The Hill sphere applies to objects such as planets that (1) are in orbit around a more massive object, and (2) are massive enough themselves that smaller objects can be in orbit around it. For a planet, the Hill sphere is the imaginary sphere within which a satellite or moon can be in orbit around the planet, and outside of which the Sun or star's gravity prevents the smaller body from orbiting the planet. In other words, the radius of the Hill sphere is the maximum distance a satellite can be from a planet and still orbit the planet.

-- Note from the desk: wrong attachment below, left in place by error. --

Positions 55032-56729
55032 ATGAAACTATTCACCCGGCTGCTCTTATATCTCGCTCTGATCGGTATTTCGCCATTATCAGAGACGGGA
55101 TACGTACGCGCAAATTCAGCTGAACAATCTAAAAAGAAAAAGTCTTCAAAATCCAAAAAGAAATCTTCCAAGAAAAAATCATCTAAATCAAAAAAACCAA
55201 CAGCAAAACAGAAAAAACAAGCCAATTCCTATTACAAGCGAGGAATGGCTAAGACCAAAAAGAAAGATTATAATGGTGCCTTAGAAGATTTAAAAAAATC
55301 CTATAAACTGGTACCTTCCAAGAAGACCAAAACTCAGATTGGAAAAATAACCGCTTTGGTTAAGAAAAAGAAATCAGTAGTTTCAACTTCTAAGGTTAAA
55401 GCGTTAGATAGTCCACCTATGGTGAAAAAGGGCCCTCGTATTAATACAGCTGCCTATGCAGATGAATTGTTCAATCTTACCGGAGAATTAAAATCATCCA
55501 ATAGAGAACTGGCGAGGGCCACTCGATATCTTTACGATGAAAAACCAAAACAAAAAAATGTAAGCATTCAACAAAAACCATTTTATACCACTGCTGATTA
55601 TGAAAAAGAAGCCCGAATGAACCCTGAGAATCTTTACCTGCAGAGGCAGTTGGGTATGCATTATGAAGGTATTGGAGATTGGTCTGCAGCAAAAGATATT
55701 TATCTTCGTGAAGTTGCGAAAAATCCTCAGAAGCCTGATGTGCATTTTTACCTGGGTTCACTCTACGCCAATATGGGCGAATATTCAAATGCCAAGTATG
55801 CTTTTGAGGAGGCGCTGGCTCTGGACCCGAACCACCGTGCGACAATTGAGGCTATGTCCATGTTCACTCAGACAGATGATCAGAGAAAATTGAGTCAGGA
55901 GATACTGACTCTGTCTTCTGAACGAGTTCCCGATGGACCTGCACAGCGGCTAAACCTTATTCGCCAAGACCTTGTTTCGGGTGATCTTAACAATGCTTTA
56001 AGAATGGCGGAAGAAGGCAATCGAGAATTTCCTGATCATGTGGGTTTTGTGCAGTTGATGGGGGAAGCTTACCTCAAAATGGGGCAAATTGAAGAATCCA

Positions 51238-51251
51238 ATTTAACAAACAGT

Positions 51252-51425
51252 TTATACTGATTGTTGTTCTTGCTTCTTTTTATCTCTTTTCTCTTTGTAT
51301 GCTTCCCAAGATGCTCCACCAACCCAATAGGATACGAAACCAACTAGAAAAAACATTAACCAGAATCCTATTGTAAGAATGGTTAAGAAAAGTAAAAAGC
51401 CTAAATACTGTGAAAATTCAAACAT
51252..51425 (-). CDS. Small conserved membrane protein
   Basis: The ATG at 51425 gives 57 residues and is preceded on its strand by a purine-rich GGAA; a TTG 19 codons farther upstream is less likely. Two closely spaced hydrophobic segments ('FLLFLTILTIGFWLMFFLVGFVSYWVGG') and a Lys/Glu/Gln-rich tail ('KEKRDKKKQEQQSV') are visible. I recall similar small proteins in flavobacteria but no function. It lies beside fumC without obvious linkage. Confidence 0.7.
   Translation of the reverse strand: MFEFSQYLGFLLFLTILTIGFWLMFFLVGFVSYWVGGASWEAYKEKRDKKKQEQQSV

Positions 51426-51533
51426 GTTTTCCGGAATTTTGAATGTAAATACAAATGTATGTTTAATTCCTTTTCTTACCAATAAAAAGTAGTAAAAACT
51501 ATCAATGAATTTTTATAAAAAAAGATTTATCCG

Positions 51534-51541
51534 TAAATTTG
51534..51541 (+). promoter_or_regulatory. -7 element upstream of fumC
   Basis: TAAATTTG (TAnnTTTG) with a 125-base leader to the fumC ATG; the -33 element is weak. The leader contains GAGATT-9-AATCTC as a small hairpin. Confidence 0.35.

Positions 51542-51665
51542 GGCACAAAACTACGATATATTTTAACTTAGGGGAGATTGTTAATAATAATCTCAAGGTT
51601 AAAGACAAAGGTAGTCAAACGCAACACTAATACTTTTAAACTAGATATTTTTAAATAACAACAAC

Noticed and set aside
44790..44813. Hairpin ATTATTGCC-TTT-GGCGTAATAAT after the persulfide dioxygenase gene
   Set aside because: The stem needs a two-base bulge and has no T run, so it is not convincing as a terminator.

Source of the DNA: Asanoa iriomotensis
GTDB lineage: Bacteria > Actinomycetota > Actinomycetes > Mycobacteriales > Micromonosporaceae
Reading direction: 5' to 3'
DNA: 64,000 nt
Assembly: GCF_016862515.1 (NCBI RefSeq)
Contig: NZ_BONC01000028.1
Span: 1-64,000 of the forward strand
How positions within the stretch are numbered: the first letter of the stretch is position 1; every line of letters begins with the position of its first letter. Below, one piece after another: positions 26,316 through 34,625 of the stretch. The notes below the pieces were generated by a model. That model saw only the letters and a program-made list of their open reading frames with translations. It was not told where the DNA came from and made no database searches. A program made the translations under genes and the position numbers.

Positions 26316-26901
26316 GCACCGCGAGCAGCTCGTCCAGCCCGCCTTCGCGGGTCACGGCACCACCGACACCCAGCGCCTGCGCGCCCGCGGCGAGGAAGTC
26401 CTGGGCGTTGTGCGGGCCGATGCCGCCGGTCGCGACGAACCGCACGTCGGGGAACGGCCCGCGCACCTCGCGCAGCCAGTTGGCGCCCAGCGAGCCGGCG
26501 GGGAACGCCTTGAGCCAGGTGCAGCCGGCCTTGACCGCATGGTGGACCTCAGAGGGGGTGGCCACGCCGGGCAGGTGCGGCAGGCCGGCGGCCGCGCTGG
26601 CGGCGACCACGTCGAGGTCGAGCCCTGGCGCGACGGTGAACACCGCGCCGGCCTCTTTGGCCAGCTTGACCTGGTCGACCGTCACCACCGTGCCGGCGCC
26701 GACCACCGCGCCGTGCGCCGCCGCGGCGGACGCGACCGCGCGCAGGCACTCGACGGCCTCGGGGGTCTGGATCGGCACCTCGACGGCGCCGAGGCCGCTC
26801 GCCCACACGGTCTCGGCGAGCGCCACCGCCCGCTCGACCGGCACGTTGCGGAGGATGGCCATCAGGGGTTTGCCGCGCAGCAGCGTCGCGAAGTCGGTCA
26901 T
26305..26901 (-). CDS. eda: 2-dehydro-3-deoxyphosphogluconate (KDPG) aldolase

As an example, since the Moon orbits Earth it must lie within Earth's Hill sphere. However, if the Moon were far enough away from Earth -- outside Earth's Hill sphere -- it would orbit the Sun rather than Earth. The gravitational force from Earth must dominate that of the Sun in order for a satellite to orbit Earth, which only happens if the satellite is close enough to Earth.